Prevalence of 15 percent, similar to that seen in patients with dilated cardiomyopathy
FRIDAY, Jan. 8, 2016 (HealthDay News) — Women with peripartum cardiomyopathy have a prevalence of truncating variants similar to that seen in patients with dilated cardiomyopathy, according to a study published online Jan. 6 in the New England Journal of Medicine.
James S. Ware, Ph.D., from Harvard Medical School in Boston, and colleagues sequenced 43 genes with variants that have been associated with dilated cardiomyopathy in 172 women with peripartum cardiomyopathy. The authors compared the prevalence of different variant types in these women with the prevalence in individuals with dilated cardiomyopathy, and with population controls.
Among the women with peripartum cardiomyopathy, the researchers identified 26 distinct, rare truncating variants in eight genes. The prevalence of truncated variants was similar to that seen in patients with dilated cardiomyopathy (15 versus 17 percent; P = 0.81), and was significantly higher than that seen in the reference population (15 versus 4.7 percent; P = 1.3 × 10−7). Two-thirds of truncating variants were identified in TTN; almost all were located in the titin A-band. Seven of the variants had been reported in patients with idiopathic dilated cardiomyopathy. The presence of TTN truncating variants correlated with lower ejection fraction at one-year follow-up in a cohort of 83 women with peripartum cardiomyopathy (P = 0.005).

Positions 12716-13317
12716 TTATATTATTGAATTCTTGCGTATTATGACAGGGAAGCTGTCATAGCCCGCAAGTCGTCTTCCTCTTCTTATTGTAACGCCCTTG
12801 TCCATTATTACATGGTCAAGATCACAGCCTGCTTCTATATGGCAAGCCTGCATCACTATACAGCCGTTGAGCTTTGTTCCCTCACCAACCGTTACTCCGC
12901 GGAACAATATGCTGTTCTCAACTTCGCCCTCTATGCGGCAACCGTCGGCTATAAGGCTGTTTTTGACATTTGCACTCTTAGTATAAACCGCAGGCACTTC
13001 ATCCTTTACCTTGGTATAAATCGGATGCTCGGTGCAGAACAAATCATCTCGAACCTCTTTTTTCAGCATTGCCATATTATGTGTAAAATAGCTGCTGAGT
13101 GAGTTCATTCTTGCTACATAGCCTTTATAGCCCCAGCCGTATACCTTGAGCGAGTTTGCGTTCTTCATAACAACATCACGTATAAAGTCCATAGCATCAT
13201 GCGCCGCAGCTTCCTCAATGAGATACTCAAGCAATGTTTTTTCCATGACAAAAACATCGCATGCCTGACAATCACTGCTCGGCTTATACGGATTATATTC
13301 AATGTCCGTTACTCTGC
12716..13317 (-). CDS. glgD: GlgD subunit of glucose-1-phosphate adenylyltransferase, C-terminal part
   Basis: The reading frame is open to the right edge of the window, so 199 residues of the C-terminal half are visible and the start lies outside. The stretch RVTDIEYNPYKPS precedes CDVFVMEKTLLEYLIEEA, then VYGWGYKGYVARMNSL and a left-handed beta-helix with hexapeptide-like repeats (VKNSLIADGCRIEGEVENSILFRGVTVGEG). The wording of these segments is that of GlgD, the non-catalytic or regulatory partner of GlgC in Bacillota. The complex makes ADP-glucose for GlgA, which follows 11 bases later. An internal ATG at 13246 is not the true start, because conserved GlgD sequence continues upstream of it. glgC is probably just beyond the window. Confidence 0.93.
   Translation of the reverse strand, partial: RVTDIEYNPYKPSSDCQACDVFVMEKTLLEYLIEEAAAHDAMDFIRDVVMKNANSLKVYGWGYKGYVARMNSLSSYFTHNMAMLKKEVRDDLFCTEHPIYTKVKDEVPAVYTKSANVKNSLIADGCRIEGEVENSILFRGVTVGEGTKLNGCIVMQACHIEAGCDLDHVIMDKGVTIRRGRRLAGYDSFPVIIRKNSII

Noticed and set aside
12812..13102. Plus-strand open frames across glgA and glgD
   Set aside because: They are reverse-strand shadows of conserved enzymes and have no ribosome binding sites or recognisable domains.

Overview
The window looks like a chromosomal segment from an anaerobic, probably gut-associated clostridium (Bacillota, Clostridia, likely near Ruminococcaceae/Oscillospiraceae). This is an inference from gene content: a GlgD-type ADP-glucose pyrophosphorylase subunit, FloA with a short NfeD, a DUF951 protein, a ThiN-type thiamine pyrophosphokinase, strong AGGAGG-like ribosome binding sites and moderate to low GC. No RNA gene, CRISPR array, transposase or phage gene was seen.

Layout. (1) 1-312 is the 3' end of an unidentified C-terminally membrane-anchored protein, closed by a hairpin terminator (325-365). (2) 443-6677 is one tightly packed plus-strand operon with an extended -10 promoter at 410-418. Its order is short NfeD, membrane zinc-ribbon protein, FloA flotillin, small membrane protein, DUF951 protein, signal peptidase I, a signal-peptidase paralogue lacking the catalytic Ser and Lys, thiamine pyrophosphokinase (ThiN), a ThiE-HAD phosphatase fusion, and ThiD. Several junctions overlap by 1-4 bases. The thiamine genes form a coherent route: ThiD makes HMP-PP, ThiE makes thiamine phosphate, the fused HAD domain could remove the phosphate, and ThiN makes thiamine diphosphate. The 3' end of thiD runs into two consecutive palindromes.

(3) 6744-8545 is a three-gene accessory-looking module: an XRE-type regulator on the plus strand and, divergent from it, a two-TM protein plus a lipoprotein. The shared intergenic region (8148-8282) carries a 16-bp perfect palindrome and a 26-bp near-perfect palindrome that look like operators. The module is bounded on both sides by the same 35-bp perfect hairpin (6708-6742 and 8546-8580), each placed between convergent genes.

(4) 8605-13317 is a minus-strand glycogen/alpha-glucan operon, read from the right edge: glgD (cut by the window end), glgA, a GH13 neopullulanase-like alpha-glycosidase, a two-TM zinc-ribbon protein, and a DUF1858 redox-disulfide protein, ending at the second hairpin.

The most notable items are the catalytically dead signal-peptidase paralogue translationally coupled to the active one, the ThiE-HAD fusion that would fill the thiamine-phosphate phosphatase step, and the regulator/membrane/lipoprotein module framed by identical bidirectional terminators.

“The distribution of truncating variants in a large series of women with peripartum cardiomyopathy was remarkably similar to that found in patients with idiopathic dilated cardiomyopathy,” the authors write.
Copyright © 2016 HealthDay. All rights reserved.